Hintang Houamuang Archaeological Park in Houaphanh, Laos
Over 2,000 years old, the menhirs (standing stones) in the park were first examined in 1931. The park also had burial sites, which contained ancient trinkets. Marked by standing rock slabs and stone disks, these relics predate the Plain of Jars and are located along a 12km mountain ridge in the province’s south.
Scattered across 72 different locations along a remote mountain ridge, the Hintang Archaeological Landscape is a collection of prehistoric megalithic sites in northeastern Laos. Hidden throughout the region’s lush jungle vegetation and nearly inaccessible to the outside world are 1,546 upright standing stones, 153 large stone disks, and underground chambers dating back to the Bronze Age. Mysterious yet undoubtedly deliberate, the clusters of stone offer glimpses into an earlier era. Much is still unknown about the area’s prehistoric inhabitants, but the significance of the landscape lies in the potential for cultural, ecological, spiritual, and archaeological discovery.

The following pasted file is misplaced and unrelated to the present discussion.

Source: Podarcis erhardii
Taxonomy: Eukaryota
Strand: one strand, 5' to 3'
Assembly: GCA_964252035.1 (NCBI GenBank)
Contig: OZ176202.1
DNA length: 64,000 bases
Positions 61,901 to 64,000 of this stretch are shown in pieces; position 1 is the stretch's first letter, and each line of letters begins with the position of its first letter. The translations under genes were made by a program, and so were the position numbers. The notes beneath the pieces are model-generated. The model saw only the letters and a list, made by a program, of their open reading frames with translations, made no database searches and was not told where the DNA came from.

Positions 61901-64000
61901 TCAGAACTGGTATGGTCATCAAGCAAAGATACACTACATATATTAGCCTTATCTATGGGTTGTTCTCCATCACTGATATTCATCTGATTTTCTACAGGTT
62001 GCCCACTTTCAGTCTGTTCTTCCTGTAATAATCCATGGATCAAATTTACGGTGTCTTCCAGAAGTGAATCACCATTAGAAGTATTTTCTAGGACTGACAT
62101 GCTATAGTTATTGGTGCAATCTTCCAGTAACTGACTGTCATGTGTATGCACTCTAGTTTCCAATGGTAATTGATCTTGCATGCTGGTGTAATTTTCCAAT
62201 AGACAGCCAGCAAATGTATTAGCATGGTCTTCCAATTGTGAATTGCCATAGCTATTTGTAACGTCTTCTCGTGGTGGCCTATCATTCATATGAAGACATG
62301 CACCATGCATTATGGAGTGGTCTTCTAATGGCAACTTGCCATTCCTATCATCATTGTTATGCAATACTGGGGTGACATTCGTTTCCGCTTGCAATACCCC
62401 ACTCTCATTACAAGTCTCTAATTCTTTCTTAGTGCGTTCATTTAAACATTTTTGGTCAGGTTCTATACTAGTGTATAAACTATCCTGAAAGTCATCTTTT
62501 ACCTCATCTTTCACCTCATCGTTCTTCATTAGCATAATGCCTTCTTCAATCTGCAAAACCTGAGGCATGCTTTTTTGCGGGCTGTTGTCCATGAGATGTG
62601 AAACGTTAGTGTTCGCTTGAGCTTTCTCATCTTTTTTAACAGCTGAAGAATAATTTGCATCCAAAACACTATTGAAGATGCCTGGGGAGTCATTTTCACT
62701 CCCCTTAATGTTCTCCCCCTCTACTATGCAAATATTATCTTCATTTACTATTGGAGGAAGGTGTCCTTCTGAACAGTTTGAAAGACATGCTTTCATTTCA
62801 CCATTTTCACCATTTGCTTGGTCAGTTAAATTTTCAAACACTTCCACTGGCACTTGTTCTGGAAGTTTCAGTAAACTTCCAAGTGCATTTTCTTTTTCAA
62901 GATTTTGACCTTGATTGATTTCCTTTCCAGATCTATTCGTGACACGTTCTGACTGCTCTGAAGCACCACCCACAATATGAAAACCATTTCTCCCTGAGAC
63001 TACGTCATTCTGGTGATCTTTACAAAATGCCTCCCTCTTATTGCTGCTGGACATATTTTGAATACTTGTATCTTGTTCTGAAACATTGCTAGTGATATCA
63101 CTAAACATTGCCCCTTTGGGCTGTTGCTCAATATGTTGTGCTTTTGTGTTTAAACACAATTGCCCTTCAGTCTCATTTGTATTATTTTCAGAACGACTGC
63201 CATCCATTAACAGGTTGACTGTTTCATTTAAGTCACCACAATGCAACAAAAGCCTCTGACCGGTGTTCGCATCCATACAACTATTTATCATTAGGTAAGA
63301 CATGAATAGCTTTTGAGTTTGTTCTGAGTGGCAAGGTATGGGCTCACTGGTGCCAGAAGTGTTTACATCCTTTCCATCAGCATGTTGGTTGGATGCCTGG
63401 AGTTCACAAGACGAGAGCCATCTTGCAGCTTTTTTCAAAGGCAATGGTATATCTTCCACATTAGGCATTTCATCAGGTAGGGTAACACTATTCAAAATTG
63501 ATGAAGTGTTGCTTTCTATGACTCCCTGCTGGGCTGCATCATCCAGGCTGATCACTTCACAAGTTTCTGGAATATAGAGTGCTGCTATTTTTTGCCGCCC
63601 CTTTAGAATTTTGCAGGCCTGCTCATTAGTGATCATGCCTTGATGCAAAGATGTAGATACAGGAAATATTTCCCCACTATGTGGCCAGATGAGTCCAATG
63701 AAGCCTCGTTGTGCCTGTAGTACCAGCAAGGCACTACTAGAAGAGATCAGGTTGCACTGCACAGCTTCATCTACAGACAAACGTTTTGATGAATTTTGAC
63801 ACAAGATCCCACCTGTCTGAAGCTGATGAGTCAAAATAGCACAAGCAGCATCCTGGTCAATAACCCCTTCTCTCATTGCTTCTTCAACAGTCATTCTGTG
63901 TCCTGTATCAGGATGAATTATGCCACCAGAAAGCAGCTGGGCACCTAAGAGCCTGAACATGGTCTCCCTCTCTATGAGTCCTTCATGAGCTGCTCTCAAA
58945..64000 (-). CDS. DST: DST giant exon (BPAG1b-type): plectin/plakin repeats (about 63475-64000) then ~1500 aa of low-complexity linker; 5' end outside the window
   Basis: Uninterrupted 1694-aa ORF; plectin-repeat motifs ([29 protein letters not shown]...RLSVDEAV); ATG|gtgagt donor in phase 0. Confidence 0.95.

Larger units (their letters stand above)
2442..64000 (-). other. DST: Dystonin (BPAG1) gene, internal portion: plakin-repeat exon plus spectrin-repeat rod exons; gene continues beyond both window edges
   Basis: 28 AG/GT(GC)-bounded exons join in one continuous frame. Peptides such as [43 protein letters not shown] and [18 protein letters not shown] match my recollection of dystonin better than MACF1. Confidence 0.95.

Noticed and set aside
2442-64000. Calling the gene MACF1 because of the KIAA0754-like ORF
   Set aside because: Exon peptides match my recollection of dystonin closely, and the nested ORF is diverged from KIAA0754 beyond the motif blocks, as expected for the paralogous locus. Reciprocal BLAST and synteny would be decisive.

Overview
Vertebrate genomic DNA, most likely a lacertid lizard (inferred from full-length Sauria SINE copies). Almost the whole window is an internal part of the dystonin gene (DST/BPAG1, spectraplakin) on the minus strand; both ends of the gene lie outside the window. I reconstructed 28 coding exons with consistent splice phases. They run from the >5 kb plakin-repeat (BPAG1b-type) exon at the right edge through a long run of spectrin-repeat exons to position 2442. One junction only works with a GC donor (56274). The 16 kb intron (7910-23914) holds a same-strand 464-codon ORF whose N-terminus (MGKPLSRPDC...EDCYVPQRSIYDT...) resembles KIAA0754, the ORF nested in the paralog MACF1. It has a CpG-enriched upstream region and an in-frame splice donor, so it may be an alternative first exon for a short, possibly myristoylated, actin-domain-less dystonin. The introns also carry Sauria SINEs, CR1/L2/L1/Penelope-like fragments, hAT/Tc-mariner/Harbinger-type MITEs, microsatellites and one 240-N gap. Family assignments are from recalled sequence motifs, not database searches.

Today, the site remains important sacred ground for the indigenous communities, who engage in rituals and make offerings to Hat Ang, a religious idol thought to be the guardian of the surrounding lands. A recent survey found that approximately one-third of the archaeological site is in a state of disrepair. Natural elements, including wind and water, have eroded the stones as well as the sites surrounding them. Further, man-made threats, including looting, uncontrolled tourism, and some road development, have placed the landscape at risk. Fighting, including the Vietnam War (known locally as the Second Indochina War) during the 1960s, left the area damaged. Unexploded ordnances remain in the area and not only threaten the safety of local inhabitants and visitors, but also hinder conservation efforts.